That Afghan and Pakistani approaches are increasingly diverging with that of America regarding an amicable resolution to the Afghan conflict is largely because of the US and NATO decision to withdraw their troops from Afghanistan, as political, military and economic cost for the war for them becomes increasingly unbearable. President Karzai’s peace overtures to insurgent leadership seem to be pragmatically motivated to make himself relevant to Afghanistan’s power structure post-US-NATO troops’ withdrawal period.
One area of such divergence pertains to North Waziristan, where the Obama Administration expects Pakistan Army to launch a military offensive; an option Pakistan Army considers unaffordable since its battle against insurgents in the rest of tribal areas is far from over. Pakistani security establishment is pragmatic enough not to offend a potent group within Afghan insurgency on the eve of a Pakistani-assisted Afghan reconciliation process.
One of the reasons why Pakistan wants to play a pivotal role in Afghan peace settlement is that it does not want to be left alone again to deal with the messy outcome of the second international war in Afghanistan, as happened in the aftermath of the Soviet demise in Afghanistan in late 1980s.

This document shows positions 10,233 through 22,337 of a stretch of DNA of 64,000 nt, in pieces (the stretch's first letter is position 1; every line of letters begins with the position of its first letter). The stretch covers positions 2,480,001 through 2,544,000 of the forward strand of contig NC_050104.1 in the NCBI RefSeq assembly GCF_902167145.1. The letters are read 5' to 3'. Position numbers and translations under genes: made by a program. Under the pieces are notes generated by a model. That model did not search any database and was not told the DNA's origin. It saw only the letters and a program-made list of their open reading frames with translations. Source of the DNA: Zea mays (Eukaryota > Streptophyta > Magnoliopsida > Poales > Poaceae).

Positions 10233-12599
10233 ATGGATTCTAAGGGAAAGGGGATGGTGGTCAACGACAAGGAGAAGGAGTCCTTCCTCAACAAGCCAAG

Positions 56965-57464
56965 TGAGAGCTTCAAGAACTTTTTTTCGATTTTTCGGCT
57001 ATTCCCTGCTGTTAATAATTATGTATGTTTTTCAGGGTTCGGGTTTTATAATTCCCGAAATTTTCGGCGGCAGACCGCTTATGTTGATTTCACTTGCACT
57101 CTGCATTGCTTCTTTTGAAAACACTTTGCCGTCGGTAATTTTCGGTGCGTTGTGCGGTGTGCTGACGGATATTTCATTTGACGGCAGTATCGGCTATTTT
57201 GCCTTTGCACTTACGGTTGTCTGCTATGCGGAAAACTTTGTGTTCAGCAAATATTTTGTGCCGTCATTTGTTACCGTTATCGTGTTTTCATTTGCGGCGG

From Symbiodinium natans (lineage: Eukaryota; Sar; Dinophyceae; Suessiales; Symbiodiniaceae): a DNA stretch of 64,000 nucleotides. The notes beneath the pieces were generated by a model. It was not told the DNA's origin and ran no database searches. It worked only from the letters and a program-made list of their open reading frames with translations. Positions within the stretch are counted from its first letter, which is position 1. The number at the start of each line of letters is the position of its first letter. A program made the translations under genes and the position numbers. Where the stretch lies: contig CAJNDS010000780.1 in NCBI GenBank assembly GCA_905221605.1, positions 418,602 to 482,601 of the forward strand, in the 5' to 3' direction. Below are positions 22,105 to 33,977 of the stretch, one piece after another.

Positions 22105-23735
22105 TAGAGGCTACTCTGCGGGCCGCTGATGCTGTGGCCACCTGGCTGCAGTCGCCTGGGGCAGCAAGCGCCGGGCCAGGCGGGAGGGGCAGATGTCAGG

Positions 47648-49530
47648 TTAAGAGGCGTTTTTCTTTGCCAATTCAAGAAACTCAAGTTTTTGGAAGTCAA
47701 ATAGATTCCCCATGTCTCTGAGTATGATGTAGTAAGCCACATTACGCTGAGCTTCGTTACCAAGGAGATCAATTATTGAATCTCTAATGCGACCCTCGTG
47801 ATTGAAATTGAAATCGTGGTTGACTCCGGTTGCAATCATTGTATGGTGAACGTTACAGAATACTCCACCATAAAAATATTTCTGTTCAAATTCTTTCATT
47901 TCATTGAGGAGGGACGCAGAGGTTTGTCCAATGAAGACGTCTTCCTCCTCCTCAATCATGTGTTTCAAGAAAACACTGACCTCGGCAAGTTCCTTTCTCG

The country has suffered acutely from extremism and terrorism to the extent that a revival of Taliban regime in Afghanistan cannot presumably be in its interest. Islamabad will nonetheless seek a major share for Afghanistan’s majority Pashtun population in any Afghan peace settlement, as this entails peace dividends for Pakistan’s own Pashtun population bordering Afghanistan.
From time to time, the distrust caused by divergence in US-Pakistani counter-terrorism interests translates itself into increasing frequency of North Waziristan-specific US drone strikes with a corresponding rise in the subversion of NATO supplies through Pakistani territory. However, as strategic choices for US and NATO forces in Afghanistan become limited with the onset of their scheduled withdrawal this year, the value of such divergence impeding Pakistan’s potentially vital role in Afghan reconciliation process may diminish.